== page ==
Importantly in the open new world of APIs, banks can focus on their customers’ needs and make API journeys that are unique for their target market, crafting innovative new products to delight their customers. This is a significant step-change for a bank to move from delivering technology to delivering experiences.
In this section, I outline some considerations banks must consider to address risk and mitigation factors for cloud or SaaS projects. In their 2020 report, the European Central Bank’s 2020 edition of its ECB Banking Supervision: Risk Assessment Report (reported on by Finextra) identified the main risk factors that the Eurozone banking system is expected to face over the next three years. The report identified the three most prominent risk drivers expected to affect the euro area banking system over the next three years, which are: (i) economic, political and debt sustainability challenges in the euro area, (ii) business model sustainability and (iii) cybercrime and IT deficiencies. Points ii and iii can be directly and positively impacted by the use of cloud services, especially when you consider that these risks are increased by:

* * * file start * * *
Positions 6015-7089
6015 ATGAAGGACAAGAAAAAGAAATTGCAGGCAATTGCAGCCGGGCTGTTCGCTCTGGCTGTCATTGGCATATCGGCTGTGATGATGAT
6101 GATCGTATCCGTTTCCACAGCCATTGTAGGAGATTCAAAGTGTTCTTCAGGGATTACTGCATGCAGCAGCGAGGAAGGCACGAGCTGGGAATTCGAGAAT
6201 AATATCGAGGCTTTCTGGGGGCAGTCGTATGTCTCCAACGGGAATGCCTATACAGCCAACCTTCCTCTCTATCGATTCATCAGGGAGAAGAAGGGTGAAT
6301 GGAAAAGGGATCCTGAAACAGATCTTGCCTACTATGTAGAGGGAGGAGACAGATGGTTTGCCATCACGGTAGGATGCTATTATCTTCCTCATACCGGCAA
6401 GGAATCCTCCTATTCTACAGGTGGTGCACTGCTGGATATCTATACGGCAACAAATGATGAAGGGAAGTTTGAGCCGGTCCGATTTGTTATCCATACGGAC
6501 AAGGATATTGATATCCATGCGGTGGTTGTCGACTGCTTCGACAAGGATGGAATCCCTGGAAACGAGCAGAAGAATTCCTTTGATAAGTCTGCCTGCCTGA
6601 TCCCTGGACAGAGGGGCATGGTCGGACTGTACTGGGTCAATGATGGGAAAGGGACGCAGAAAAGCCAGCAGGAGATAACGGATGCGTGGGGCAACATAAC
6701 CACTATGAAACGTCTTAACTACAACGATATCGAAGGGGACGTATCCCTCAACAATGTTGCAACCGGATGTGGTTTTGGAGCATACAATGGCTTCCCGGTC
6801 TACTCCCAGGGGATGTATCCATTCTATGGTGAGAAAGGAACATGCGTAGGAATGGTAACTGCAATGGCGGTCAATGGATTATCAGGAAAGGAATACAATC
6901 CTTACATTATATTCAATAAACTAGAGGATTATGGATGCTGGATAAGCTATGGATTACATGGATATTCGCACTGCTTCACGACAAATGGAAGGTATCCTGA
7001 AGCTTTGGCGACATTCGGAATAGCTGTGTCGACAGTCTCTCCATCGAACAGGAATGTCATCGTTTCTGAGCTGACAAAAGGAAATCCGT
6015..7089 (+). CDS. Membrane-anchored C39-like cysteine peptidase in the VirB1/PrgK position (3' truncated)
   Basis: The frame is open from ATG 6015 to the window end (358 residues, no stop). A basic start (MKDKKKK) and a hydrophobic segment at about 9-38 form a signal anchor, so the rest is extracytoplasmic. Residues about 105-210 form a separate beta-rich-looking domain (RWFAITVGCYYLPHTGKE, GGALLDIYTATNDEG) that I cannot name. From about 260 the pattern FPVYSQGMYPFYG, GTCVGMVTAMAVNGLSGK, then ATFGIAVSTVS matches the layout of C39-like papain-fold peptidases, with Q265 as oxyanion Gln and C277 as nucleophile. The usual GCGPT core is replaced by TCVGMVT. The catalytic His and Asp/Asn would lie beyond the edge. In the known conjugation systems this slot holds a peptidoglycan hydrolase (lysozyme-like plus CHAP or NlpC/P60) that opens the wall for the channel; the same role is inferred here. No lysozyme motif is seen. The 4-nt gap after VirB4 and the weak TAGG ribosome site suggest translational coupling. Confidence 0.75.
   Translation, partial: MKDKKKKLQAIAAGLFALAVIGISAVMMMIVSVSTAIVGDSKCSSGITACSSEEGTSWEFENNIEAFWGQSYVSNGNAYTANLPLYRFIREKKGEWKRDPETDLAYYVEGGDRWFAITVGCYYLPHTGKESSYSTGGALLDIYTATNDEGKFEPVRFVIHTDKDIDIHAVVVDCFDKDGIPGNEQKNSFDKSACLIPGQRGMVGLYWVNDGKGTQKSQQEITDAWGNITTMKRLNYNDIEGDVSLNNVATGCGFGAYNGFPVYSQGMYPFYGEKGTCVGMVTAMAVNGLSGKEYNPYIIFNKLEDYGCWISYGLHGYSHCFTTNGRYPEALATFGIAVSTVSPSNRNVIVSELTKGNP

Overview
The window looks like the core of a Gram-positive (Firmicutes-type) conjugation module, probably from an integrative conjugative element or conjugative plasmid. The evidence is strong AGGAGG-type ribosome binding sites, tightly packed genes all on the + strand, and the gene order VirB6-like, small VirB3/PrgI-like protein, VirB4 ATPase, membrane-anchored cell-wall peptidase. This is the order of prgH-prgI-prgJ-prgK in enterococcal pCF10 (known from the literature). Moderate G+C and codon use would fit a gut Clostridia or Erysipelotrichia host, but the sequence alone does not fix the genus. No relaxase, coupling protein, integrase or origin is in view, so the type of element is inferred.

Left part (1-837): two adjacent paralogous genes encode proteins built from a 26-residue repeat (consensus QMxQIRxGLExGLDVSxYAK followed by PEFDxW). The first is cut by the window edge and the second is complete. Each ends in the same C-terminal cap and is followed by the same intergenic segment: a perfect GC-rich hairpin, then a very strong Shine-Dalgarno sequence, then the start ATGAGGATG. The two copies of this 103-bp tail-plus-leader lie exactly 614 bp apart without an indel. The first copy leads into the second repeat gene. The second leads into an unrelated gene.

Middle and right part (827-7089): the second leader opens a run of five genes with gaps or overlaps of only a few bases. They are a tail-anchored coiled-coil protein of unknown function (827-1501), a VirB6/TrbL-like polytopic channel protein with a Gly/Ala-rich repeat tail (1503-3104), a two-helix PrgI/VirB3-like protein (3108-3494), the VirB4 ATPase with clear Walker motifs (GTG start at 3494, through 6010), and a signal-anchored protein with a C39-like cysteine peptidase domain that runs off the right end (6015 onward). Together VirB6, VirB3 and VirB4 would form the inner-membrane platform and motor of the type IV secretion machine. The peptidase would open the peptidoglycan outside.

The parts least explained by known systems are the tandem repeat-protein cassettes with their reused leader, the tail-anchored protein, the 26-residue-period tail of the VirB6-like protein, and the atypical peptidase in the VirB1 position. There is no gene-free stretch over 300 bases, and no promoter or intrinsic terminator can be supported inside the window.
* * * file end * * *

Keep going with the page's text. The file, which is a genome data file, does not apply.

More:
• The continued digitization of financial services
• The obsolescence of specific banking information systems
• The interconnection with third-party information systems
Financial services companies globally face the very same problems. According to a cybersecurity report by Boston Consulting Group, banking and financial institutes are 300 times more likely to suffer a cyberattack than other companies. A recent Accenture study found that the average cost of data breaches for financial services companies globally is $18.5 million per annum. Therefore, carefully picking your Cloud partner is crucial!